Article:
Western Digital does a great job at explaining RAID Storage, why you need it and more! Check out everything they have to say.
RAID – or Redundant Array of Independent Disks – is a type of storage that writes data across multiple drives within the same system. Different configurations are expressed as numbers, such as RAID 0, RAID 1, or RAID 5. Each RAID type gives users different benefits — increased performance, greater fault tolerance, or a combination of both — depending on how it writes and distributes your data.
RAID storage features:
- Get the performance and protection you need for data-intensive creative workflows.
- RAID solutions can be configured for the most rigorous uses, such as time-sensitive, data-sensitive post-production workflows.
- Cloud-ready RAID storage can be ideal for both business and home users that want to access their data from anywhere.
- RAID can deliver high data protection and redundancy whenever uptime and availability are critical needs.
Who needs RAID?
You may want to try one or more RAID configurations if you need to:
- Maintain maximum uptime and availability on your system
- Work with large files without slowing down operations
- Have data redundancy to protect important information
- Increase the potential mean time to failure of your system
RAID Storage vs. Data Backup
While RAID can make your data storage more powerful and resilient, it’s not the same thing as data backup. RAID arrays spread I/O operations across multiple disks in order to read and write data faster, or to mirror data on one drive across other drives, which allows the whole system to continue operating without data loss if one of those drives fails.
On the other hand, data backup helps you restore lost files. So, while data backup solutions are meant to get you back on your feet in the event of total data loss, RAID is designed to help avoid that kind of loss in the first place. Similarly, while RAID makes your overall storage system more resilient, it still only counts as one copy of your data.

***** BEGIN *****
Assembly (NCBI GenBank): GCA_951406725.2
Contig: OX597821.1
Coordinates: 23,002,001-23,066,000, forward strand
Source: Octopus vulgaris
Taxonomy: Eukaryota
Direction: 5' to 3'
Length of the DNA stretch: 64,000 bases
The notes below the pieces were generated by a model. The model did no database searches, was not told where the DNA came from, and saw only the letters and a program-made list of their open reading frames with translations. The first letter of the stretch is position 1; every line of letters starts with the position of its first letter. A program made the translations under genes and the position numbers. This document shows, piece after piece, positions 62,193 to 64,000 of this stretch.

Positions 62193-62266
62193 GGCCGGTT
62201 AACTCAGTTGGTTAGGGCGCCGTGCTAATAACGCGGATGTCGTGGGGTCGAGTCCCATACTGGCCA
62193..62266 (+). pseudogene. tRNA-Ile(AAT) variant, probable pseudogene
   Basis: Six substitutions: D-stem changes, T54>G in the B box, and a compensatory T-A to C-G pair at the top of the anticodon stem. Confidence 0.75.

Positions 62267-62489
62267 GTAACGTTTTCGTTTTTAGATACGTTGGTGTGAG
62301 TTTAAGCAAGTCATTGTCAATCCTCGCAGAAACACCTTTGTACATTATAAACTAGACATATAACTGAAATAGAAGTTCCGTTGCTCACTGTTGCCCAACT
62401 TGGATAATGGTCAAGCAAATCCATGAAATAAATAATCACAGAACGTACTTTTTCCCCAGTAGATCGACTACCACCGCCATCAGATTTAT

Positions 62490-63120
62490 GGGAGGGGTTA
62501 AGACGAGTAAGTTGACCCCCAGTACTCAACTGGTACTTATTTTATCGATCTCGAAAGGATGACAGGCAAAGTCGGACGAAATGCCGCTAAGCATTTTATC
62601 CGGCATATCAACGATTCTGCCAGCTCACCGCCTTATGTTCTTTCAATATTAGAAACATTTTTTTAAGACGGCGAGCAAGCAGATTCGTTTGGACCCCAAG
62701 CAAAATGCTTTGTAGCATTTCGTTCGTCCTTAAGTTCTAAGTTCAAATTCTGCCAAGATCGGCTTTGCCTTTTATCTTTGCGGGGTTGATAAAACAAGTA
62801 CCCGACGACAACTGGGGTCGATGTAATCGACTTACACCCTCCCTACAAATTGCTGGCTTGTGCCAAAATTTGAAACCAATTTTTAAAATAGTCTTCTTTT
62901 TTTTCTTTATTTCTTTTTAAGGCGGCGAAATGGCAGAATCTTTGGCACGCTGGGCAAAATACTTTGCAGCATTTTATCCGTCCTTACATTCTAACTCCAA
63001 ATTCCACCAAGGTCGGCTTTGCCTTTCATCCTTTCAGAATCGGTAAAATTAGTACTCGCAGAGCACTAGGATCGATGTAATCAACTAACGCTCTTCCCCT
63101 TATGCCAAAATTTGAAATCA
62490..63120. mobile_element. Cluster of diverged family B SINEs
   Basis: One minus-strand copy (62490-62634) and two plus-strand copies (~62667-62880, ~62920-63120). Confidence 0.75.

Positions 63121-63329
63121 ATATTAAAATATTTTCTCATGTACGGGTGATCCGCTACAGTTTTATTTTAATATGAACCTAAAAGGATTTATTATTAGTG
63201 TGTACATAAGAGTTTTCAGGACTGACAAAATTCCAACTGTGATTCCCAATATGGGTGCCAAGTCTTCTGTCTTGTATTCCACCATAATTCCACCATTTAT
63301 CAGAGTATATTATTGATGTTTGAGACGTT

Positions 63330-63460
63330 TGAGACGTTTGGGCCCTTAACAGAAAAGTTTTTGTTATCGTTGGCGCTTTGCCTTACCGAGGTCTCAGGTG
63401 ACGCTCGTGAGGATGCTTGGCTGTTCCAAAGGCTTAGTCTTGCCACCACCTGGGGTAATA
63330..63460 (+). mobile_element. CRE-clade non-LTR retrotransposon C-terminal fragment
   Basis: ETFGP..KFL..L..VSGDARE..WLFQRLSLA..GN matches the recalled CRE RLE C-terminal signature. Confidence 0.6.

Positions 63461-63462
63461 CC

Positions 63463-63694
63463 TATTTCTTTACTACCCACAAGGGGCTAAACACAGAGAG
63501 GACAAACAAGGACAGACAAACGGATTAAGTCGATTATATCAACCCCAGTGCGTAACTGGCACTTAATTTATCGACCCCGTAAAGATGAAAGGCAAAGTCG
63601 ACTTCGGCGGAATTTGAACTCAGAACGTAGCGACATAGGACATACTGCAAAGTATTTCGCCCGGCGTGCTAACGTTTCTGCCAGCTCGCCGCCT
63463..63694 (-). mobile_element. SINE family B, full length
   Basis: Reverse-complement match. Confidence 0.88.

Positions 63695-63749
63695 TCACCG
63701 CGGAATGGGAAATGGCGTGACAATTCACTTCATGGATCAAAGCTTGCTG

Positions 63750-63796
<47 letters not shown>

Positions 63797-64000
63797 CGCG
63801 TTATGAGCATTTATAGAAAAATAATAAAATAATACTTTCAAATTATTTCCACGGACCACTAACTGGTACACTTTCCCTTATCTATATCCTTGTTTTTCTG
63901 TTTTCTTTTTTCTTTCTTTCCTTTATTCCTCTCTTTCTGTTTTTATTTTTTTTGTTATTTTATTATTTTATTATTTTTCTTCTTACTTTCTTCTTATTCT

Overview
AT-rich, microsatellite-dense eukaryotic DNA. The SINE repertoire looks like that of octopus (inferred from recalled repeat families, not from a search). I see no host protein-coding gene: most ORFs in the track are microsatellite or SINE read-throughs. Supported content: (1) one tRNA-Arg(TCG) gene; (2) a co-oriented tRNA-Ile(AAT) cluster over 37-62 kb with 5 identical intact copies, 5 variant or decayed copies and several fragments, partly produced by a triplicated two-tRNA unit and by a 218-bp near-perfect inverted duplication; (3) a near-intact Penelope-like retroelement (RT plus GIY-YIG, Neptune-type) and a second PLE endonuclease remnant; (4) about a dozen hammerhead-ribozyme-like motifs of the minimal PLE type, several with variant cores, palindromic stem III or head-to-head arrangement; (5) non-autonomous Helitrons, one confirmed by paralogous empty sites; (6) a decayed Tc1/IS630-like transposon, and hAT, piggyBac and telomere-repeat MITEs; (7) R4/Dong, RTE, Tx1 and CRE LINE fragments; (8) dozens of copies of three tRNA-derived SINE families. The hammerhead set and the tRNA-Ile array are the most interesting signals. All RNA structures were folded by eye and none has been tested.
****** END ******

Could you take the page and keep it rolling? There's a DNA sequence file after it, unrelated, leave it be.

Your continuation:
Understanding RAID Configurations
Learn more about the most popular RAID configurations to help you understand your needs, as well as narrow down your requirements for performance, data protection, and capacity.
RAID 0: High Performance
RAID 0 offers the fastest read/write speeds and maximum availability of raw storage capacity. Although RAID is typically associated with data redundancy, RAID 0 does not provide any. However, it does provide the best performance of any RAID level.
It achieves this by breaking up data into smaller groups and storing it on separate disks. For example, in a two-disk array, the data is split evenly across the two disks, doubling your speed. In a four-disk array, you can quadruple your speed, and so on.
RAID 1: Solid Data Protection
RAID 1 is an excellent option when data protection and redundancy is your primary goal. This RAID type stores your data on one disk and then keeps a separate copy of that data on each of the available remaining disks.
This means that if one disk goes down, you still have your data ready to go. This approach gives you the usable storage capacity and write speeds of one disk but offers strong data protection.
RAID 5: Balanced Data Protection and Speed
Requiring a RAID system of three or more drives, RAID 5 offers the best of both worlds, balancing performance and redundancy.
It does this by splitting data into groups across all available drives and creating distributed parity, where data calculations are stored across the drives so that any one drive may fail, and the data — or parity — on the other drives can reconstitute what was lost on the failed drive.
This is a faster setup than a RAID 1but allows for single-disk fault tolerance (no matter how many are in the array) unlike RAID 0, providing both speed and data protection.
RAID 10: High Reliability and Performance
RAID 10 nests at least two RAID 1 sets within a RAID 0 configuration. This blends performance with potentially higher fault tolerance. Mirroring lends additional redundancy, which means that you can retain your data even if you lose up to half your disks — provided your mirrored copy does not fail.
This is why businesses and other professional teams use RAID 10 where uptime and availability are critical for intense workflows.
JBOD & JBOF: Flexible
Customizability and Expansion
JBOD and JBOF, or Just a Bunch of Disks and Just a Bunch of Flash, respectively, open up additional paths to flexibility with a RAID storage device.
While arrays using numbered RAID types generally require reformatting to add new drives, JBOD and JBOF allow users to expand or swap drives without reformatting.
JBOD can do this because each disk acts independently, and each disk is seen as its own volume. This also means the risk of data loss is contained to one drive rather than the entire array.
With Spanning, data is only kept within each disk, but the system make all disks appear as one larger "logical" volume — almost like they're one big drive. Spanning is more flexible than RAID and simpler to use than JBOD, but it can be more complex than JBOD if you want to move drives.
Features products include the G-RAID Shuttle 8 and more.
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